Rethinking Research

Screen Shot 2013-12-02 at 9.17.02 PMWikipedia. Google. Answers.com. Do you ever use them? I know I do. Some of my recent searches include: How long do I cook my turkey? Do I need 2 or 4 winter tires? How old was Bob Woodward when he broke the Watergate story?What was the name of that guy who wrote that book about World War I with the blue cover?

Regardless of our own personal reliance on these websites, we want students to understand the importance of reliable sources. We teach them the “CRAAP” test. We do entire lessons on evaluating websites. We tell them we will not accept Wikipedia as a resource. We tell them not to use the sources we rely on.

And I agree with all of that.  If we are asking students to do academic research, we need to stress the importance of reliable online academic resources like school databases, websites like the Library of Congress and the Smithsonian, and digital newspapers and encyclopedias, while also showcasing available print material.  There is a great deal of garbage on the Internet, and we must guide them to well-researched, responsibly-written work.

But if we are asking them to use those resources, we need to ask them to actually do research.

The Oxford English dictionary defines research as, “the systematic investigation into and study of materials and sources in order to establish facts and reach new conclusions.” Yet, too often we ask students to just establish facts. And facts are quick and easy to find.  If we want a student to find out information about Abraham Lincoln’s life, most of that information is common knowledge and we can find it almost anywhere. Citing it feels falsified and doesn’t show students how to really acknowledge others’ ideas, because we can find where he was born and who he married on any Internet site or in any book, so whose idea is it, really?  Yet, if we ask our students How did Lincoln’s early life guide his decision during the Civil War? then we are asking them to not only understand his life, but to also understand what decisions he made–and then to draw conclusions. Instead of asking students to research jellyfish, what if we asked them How does the jellyfish adapt to its environment? Instead of asking students to research weaponry during the Viet Nam War, what if we asked them How did the weaponry of the Viet Nam War impact the death toll? Asking students to prove something–to assert a claim–to make a thesis–will always help them dig in deeper and naturally drift away from those wiki sites.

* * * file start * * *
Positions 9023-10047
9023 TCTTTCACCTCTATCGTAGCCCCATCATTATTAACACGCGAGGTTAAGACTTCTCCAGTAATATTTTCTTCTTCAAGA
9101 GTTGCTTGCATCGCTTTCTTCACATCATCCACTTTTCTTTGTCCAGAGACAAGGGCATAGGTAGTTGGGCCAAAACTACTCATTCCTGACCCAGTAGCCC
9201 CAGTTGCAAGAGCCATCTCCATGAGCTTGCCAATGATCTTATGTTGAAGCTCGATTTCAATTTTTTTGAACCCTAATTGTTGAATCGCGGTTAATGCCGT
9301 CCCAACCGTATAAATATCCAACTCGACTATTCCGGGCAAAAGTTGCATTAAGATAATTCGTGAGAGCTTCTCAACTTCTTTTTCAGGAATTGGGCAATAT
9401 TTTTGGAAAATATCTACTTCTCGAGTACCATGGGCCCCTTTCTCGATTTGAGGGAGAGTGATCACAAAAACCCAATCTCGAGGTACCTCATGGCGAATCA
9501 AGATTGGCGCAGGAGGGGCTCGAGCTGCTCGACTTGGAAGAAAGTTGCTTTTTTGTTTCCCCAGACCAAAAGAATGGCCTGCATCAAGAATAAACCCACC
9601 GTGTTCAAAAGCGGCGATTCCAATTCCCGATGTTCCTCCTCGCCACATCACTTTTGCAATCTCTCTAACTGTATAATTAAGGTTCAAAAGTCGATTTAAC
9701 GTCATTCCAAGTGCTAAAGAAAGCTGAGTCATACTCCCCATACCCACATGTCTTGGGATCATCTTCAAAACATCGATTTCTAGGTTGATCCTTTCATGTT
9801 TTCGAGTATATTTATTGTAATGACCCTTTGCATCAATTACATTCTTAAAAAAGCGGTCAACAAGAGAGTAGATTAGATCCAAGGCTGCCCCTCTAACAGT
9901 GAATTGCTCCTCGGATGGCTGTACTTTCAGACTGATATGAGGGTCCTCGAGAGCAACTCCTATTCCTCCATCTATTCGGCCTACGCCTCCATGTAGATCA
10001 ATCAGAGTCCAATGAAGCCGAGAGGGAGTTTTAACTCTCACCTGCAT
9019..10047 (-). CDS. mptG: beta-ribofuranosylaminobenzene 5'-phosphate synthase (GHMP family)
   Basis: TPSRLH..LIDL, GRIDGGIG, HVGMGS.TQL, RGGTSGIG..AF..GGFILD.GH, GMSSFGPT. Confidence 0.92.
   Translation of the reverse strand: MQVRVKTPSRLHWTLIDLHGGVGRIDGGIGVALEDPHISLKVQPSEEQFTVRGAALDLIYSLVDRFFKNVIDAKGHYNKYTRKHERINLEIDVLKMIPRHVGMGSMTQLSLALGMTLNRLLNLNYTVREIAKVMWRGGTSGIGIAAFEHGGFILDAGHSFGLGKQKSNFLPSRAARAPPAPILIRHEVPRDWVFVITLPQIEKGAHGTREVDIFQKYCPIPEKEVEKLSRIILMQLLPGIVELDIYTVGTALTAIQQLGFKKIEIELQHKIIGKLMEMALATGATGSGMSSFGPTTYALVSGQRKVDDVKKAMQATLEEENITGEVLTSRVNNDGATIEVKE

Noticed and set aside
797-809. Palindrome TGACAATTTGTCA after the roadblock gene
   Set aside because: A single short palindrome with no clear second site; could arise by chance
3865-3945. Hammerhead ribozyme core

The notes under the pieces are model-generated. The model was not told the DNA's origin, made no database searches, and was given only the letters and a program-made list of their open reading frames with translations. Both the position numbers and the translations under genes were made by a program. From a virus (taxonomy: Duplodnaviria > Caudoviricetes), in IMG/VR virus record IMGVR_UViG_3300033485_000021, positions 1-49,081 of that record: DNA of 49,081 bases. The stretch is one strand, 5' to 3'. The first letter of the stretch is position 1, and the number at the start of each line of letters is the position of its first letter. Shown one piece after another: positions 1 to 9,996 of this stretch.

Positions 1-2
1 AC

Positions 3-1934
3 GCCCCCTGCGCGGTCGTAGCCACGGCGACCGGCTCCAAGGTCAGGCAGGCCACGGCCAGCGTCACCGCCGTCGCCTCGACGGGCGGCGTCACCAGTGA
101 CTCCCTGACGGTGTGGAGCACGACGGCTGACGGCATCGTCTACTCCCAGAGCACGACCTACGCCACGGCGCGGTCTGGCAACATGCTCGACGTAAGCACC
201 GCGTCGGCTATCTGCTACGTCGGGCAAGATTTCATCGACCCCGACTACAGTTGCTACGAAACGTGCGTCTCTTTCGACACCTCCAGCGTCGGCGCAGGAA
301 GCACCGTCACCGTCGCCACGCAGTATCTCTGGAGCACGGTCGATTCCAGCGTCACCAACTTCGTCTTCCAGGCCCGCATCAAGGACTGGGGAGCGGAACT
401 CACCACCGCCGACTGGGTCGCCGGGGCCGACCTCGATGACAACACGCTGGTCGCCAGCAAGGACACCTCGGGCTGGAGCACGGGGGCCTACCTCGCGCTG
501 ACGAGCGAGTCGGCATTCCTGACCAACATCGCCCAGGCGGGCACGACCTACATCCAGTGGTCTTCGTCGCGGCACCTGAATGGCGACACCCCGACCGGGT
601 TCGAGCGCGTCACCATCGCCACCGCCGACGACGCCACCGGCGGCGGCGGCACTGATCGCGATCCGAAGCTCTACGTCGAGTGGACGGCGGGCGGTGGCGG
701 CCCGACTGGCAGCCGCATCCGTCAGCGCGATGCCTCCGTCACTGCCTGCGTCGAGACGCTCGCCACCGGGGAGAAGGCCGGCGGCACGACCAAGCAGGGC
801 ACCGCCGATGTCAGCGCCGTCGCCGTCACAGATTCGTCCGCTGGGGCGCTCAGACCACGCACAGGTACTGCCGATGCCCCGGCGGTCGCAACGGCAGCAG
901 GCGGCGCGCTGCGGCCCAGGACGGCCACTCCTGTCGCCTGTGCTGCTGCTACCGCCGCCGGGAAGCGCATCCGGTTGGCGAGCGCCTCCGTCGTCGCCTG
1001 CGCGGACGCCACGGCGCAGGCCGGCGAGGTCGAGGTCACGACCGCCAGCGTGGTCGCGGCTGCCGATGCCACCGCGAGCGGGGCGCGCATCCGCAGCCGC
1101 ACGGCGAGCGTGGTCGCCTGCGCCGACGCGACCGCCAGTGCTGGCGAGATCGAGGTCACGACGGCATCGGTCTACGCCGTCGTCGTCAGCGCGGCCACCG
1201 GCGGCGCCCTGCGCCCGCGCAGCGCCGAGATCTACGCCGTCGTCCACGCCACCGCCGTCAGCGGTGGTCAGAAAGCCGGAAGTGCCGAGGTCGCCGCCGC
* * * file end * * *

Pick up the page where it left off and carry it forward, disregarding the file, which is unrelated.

This kind of research requires time. It requires students to be able to comfortably navigate resources, read and not feel rushed, make mistakes, assert a different thesis than their original. But, like in every classroom across the nation, time is a rare commodity. Yet, if we do not honor the need for thoughtful and deliberate research, we are cutting them off at the knees and not preparing them for the research expected of them in college.

So how do we get around this complicated research debacle?

  • Offer authentic  choices in topics that allow students to assert authentic claims.
  • Remember that not every research project needs to culminate in a large project. What is your main objective of this assignment? You can create small, feasible research projects that culminate in index cards, a list, or a paragraph
  • If you are immersing students in a full-process research essay or presentation, give them adequate time to explore topics, make mistakes, struggle with theses, take notes, organize their information, and pull together their ideas in well-written prose.
  • Always remember to model each piece–do the research piece alongside them. Explicit modeling will always help your students.

What other ideas have you tried that have worked? What do you still continue to struggle with? What are our greatest challenges in teaching students how to delve into research? How can librarians and classroom teachers collaborate together to make the process easier? Please share!

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